Soy sauce (shōyu) is not usually poured over most foods at the table; a dipping dish is usually provided. Soy sauce is, however, meant to be poured directly onto tōfu and grated daikon dishes, and in the raw egg when preparing tamago kake gohan (“egg on rice”). In particular, soy sauce should never be poured onto rice or into soup.
When taking food from a communal dish, unless they are family or very close friends, one should turn the chopsticks around to grab the food; it is considered more sanitary. Alternatively, one could have a separate set of chopsticks for communal dishes.
The proper usage of chopsticks (hashi) is the most important table etiquette in Japan. Chopsticks are never left sticking vertically into rice, as this resembles incense sticks (which are usually placed vertically in sand during offerings to the dead). This may easily offend some Japanese people. Using chopsticks to spear food or to point is also frowned upon and it is considered very bad manners to bite chopsticks. Other important chopsticks rules to remember include the following:
- Hold chopsticks towards their end, and not in the middle or the front third.
- Chopsticks not in use should be laid down in front of the diner with the tip to the left. This is also the correct position in which to place chopsticks after the meal’s conclusion.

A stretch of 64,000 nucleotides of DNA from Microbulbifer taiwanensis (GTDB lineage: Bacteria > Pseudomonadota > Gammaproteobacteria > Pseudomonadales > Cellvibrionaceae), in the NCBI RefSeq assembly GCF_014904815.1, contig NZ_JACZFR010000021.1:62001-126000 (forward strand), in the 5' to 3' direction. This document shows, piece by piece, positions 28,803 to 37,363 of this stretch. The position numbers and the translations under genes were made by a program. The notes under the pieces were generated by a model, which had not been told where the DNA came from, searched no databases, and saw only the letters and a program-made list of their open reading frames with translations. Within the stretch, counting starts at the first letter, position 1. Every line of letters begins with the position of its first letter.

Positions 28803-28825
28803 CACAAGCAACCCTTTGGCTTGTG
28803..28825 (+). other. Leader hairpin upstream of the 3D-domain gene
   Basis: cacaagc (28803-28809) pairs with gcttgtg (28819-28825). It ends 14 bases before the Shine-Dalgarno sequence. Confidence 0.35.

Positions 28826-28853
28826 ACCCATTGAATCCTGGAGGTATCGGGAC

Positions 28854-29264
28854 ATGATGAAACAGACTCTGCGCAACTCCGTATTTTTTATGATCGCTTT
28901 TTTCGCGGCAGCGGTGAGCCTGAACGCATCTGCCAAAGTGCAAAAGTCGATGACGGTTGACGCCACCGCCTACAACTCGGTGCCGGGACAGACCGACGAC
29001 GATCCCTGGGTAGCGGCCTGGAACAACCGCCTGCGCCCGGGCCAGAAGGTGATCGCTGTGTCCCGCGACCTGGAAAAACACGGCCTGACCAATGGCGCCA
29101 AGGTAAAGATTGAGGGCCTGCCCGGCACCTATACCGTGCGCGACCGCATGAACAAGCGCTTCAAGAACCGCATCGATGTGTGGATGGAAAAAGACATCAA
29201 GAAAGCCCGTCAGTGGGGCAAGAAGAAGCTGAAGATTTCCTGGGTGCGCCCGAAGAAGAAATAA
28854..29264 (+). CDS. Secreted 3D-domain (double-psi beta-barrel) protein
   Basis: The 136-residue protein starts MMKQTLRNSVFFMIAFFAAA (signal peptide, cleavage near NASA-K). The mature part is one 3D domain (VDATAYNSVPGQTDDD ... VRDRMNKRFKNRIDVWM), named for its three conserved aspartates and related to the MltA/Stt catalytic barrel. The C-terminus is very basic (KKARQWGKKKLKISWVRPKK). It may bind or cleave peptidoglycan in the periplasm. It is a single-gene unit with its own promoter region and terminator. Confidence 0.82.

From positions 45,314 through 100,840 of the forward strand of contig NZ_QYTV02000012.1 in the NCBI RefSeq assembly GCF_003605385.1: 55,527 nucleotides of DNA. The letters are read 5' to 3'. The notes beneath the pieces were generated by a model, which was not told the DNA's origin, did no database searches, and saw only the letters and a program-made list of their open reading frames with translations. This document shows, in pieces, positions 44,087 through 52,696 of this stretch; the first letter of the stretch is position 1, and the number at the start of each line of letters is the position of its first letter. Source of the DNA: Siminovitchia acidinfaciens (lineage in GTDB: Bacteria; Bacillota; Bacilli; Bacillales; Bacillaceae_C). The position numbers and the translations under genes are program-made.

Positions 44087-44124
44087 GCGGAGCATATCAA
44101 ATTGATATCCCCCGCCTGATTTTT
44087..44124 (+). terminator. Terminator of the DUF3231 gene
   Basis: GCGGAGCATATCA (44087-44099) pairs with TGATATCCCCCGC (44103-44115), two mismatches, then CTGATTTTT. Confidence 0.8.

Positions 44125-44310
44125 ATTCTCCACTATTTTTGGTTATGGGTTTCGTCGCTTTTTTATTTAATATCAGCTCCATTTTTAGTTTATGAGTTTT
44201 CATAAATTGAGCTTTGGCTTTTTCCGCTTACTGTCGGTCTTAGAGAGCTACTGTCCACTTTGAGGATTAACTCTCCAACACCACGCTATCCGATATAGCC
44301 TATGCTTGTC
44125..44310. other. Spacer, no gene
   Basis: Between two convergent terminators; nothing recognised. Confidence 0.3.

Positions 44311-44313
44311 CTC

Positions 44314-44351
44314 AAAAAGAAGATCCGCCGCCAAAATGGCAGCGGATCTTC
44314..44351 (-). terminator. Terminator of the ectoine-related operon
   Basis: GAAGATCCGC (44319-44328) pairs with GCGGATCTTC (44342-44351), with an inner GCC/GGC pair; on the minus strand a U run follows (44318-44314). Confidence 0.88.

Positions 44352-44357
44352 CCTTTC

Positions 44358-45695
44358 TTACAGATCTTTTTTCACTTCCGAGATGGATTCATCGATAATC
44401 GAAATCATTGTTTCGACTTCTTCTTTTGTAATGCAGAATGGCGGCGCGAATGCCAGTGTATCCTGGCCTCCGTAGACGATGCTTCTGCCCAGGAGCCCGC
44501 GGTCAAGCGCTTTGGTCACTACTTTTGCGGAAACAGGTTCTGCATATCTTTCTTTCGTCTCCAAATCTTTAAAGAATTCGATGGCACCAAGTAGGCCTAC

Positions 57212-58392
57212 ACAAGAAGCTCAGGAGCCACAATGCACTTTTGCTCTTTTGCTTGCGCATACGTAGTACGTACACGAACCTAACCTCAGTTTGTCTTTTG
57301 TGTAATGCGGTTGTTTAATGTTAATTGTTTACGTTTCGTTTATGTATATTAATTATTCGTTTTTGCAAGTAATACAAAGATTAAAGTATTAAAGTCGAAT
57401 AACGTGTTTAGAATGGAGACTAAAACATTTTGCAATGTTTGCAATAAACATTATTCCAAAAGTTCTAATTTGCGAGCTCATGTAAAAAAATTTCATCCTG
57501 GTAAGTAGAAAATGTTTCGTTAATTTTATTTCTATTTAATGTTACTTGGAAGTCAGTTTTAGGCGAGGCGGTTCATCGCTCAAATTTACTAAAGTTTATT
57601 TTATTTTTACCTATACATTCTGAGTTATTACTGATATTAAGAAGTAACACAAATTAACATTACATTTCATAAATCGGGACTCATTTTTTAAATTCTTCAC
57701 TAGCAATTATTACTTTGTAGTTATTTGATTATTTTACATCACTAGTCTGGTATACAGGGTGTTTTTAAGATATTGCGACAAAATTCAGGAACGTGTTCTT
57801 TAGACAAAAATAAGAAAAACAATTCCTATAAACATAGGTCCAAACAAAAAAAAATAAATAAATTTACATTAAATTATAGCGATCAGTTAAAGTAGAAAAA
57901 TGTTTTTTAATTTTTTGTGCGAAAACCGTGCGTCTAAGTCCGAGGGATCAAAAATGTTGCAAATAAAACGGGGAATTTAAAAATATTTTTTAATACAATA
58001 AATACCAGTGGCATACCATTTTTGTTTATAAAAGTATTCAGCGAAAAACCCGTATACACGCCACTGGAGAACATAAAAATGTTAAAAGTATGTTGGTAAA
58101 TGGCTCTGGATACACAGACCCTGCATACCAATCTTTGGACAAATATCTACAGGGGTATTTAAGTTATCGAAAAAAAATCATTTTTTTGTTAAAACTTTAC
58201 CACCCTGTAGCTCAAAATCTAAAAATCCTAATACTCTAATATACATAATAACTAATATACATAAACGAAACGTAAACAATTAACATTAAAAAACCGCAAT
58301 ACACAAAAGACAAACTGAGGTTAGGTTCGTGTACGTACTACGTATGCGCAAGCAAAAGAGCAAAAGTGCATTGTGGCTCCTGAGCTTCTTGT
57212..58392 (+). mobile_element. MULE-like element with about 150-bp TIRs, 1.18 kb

- Do not pass food with chopsticks directly to somebody else’s chopsticks. This technique is only used at funerals, where the bones of the cremated body of the dead person are passed from person to person in this manner.
- Do not move chopsticks around in the air too much or play with them.
- Do not move around plates or bowls with chopsticks.
- To separate a piece of food into two pieces, exert controlled pressure on the chopsticks while moving them apart from each other.
Eat what is given
It is customary to eat rice to the last grain. Being a picky eater is frowned upon, and it is not customary to ask for special requests or substitutions at restaurants. It is considered ungrateful to make these requests especially in circumstances where one is being hosted, as in a business dinner environment. After eating, try to move all dishes back to the same position they were at the start of the meal. This includes replacing the lids on dishes and putting one’s chopsticks on the chopstick holder or back into their paper slip. Good manners dictate that one respects the selections of the host. However, this can be set aside for a diner with allergies such as a peanut allergy, or a religious prohibition against certain foods like pork.
Even in informal situations, drinking alcohol starts with a toast (kanpai) when everyone is ready. Do not start drinking until everybody is served and has finished the toast. It is not customary to pour oneself a drink; rather, people are expected to keep each other’s drinks topped up. When someone moves to pour one’s drink, one should hold one’s glass with both hands and thank the pourer.
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